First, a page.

Despite some high-profile incidents, highway-bound buses are still pretty safe to ride.

On Sunday afternoon, the New York Times travel columnist Lucas Peterson boarded an ill-fated Megabus in Chicago, bound for Milwaukee. Peterson began tweeting a litany of shenanigans: the bus kept stopping on the side of the highway; the driver told passengers that they had to change buses without explanation; a tire blew.

Then:

Peterson reports that no one was hurt in the accident, and a replacement bus eventually got its human cargo to Milwaukee about five hours later. Still, a number of passengers said they were unable to remove their bags from the bus’s cargo area before it burnt to a crisp. One rider reported losses worth about $1,700, including her laptop. In a statement, the Megabus North America Director of Corporate Affairs Sean Hughes told CityLab his company is “fully cooperating with the authorities with their investigation into the incident.”

The Megabus fracas ended up briefly trending on Twitter on Sunday. I suspect that’s partly because the people of the Internet sensed within the tale a kernel of truth. Beginning with the re-introduction of discount curbside bus service in New York City’s Chinatown around 2000, intercity buses have retained a less-than-stellar safety reputation. A particularly horrific incident in March 2011 saw a speeding Manhattan-bound bus overturn on a Westchester section of Interstate-95, killing 15 people and injuring 18. There have been less-harmful but no less incendiary intercity bus accidents, too: A Fung Wah bus crash on the Massachusetts Turnpike in 2007, a Megabus accident in Georgia in 2012, a BoltBus fire in 2015. (No one was killed or seriously injured in any of these incidents.)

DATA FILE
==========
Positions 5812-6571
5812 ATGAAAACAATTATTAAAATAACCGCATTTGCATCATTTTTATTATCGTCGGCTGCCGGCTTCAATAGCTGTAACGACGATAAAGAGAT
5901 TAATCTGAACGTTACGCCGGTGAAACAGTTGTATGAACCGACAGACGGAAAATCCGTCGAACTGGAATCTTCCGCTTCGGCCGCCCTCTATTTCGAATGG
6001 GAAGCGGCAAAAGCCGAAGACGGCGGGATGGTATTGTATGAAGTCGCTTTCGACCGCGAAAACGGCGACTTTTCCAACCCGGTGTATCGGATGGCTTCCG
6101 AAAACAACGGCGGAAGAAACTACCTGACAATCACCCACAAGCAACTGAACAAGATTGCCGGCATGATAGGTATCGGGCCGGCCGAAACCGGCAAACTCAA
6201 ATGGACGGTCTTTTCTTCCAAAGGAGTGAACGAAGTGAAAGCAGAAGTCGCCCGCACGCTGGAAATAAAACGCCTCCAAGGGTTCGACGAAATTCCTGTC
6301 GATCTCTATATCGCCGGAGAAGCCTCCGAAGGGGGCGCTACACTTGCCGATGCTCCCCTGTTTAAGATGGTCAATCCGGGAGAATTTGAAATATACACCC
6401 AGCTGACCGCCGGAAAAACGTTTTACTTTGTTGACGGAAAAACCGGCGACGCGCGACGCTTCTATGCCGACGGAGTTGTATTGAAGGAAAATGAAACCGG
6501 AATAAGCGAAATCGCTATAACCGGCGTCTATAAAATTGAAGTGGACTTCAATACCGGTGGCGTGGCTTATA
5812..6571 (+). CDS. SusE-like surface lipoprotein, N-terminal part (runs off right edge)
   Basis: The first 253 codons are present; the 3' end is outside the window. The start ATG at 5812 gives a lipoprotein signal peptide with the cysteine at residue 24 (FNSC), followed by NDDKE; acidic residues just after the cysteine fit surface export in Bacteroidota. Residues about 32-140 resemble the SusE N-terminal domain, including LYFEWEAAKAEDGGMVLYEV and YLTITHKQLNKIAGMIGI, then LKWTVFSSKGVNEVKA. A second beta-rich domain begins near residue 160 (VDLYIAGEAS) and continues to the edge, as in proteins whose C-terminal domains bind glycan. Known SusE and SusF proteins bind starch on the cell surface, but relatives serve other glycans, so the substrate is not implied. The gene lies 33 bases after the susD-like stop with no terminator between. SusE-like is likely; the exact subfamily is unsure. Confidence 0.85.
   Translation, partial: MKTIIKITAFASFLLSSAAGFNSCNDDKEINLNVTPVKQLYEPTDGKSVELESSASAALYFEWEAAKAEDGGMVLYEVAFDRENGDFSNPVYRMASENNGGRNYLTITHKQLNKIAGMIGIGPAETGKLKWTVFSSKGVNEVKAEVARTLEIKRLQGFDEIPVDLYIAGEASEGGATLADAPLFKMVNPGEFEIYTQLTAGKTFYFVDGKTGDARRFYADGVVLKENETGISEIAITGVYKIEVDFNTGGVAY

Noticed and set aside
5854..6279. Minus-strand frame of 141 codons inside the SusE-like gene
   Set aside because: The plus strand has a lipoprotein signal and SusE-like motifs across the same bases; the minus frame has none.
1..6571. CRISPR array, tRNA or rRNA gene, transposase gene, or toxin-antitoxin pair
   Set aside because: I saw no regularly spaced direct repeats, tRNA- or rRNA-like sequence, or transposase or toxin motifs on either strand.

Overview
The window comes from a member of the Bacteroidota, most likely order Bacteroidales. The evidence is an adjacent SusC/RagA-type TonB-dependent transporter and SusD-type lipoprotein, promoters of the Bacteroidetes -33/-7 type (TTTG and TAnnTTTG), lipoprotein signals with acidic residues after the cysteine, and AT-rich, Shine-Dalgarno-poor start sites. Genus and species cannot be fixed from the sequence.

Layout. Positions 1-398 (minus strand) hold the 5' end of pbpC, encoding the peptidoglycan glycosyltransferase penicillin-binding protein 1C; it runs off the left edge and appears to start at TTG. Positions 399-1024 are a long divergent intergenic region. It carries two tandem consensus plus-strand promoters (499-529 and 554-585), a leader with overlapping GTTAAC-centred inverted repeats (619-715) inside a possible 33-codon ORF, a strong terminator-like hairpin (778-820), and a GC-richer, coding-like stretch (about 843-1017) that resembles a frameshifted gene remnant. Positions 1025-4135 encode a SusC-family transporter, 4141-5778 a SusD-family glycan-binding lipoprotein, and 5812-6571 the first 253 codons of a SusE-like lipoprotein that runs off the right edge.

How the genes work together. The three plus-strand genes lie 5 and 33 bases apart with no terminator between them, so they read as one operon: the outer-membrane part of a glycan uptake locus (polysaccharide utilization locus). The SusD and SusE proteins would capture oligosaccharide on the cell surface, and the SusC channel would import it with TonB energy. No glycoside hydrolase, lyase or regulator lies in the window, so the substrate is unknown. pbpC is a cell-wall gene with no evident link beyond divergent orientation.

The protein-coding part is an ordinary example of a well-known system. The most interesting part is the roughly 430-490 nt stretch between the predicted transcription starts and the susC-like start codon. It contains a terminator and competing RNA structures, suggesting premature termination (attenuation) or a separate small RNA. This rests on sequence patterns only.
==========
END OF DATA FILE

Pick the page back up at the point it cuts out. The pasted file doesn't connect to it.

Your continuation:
Every accident is horrible, scary, and tragic for those involved. But it’s helpful to remember that, according to the National Transportation Safety Board, curbside buses are pretty safe to ride. Or, in the agency’s words: “In general, curbside, conventional, and nonscheduled motorcoach carriers all provide a safe mode of travel.”

Regularly scheduled and routed services run by larger companies like Greyhound (which owns BoltBus) and Stagecoach Group (which owns Megabus) are much less likely to be involved in incidents than smaller companies are, NTSB has concluded. NTSB uses 2009 data to find passengers are much more likely to die in a car accident (251 occupant deaths per 100,000 accidents) than in a bus one (49 occupant deaths per 100,000). Data from 2008 and 2009, also courtesy of NTSB, finds that charter and tour buses are more dangerous than intercity buses.

This is certainly not to say that intercity bus travel is perfect and completely safe. In 2012, federal regulators led an unprecedented crackdown on curbside buses and shut down 26 companies, citing flagrant violations of safety rules. (Officials were particularly worried that drivers were not getting enough rest between trips.) And earlier this month, the Federal Motor Carrier Safety Administration indicated it still had safety concerns about low-budget bus companies, and said it was considering upping the safety inspection schedule for curbside services like Megabus from once every three years to annually.

Curbside buses are sometimes painfully slow, and there isn’t enough transportation infrastructure to support them. But they are good options for those on a budget. They take up less road space and burn less fuel per passenger than individual cars. Where reliable rail is not available, intercity buses fill an important transit role. Remember that before you buy your next ticket.

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